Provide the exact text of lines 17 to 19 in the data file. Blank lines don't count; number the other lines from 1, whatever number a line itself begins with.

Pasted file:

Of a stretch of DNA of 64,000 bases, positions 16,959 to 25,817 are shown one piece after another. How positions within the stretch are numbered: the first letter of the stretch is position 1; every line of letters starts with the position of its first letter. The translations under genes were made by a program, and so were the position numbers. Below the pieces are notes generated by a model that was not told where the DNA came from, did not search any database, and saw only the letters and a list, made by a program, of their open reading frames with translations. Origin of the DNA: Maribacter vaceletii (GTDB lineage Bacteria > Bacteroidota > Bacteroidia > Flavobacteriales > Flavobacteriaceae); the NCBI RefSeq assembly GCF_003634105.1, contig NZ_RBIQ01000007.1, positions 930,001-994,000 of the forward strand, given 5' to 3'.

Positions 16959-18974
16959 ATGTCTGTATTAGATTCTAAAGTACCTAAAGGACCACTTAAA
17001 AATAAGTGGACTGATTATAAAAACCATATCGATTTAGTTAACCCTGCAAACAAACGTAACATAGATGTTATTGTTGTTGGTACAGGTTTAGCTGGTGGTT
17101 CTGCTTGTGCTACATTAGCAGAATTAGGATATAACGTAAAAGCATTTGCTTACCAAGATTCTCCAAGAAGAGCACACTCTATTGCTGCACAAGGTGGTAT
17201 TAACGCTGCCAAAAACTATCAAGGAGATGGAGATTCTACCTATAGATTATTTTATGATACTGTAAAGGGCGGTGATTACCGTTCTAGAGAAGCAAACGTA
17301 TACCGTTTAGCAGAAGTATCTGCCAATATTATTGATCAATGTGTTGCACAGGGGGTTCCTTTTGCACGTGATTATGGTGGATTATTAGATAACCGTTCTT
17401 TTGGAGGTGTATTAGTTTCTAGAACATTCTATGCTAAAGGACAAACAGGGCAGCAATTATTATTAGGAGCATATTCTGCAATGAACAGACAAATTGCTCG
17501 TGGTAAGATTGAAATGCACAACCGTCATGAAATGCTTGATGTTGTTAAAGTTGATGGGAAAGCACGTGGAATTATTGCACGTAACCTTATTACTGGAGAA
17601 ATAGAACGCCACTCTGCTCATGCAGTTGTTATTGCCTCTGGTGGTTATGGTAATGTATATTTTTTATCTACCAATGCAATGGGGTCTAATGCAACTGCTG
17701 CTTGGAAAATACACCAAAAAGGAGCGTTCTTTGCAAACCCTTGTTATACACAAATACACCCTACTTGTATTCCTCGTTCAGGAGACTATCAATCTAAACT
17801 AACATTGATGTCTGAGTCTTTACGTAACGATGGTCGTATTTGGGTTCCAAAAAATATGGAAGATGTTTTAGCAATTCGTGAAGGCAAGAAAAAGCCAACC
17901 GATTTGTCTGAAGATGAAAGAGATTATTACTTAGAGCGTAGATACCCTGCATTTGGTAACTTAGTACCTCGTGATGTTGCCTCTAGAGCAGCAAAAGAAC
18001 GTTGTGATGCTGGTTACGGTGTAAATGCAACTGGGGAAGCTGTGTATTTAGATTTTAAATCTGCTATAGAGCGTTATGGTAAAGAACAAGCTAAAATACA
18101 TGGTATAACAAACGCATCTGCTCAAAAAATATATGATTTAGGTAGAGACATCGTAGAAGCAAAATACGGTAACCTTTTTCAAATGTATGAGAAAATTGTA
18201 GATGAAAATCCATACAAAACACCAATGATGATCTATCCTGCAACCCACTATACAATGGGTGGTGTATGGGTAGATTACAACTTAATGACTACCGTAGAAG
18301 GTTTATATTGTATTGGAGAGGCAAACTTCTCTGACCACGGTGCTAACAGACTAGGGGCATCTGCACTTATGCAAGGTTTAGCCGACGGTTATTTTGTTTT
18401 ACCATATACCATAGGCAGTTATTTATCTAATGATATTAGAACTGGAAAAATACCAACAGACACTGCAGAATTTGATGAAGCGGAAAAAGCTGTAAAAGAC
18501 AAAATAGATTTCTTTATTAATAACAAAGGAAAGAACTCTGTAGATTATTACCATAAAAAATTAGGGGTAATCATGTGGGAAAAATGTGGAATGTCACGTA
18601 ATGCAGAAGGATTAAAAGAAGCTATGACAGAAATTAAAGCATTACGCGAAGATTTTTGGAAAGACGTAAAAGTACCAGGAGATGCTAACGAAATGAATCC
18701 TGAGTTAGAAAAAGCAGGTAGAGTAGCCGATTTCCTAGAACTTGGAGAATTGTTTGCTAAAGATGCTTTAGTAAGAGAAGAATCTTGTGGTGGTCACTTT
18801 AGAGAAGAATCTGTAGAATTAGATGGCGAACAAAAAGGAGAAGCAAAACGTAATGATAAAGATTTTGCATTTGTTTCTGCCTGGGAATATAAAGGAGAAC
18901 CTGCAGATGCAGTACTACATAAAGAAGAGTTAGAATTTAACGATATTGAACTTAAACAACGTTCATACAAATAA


18301 GTTTATATTGTATTGGAGAGGCAAACTTCTCTGACCACGGTGCTAACAGACTAGGGGCATCTGCACTTATGCAAGGTTTAGCCGACGGTTATTTTGTTTT
18401 ACCATATACCATAGGCAGTTATTTATCTAATGATATTAGAACTGGAAAAATACCAACAGACACTGCAGAATTTGATGAAGCGGAAAAAGCTGTAAAAGAC
18501 AAAATAGATTTCTTTATTAATAACAAAGGAAAGAACTCTGTAGATTATTACCATAAAAAATTAGGGGTAATCATGTGGGAAAAATGTGGAATGTCACGTA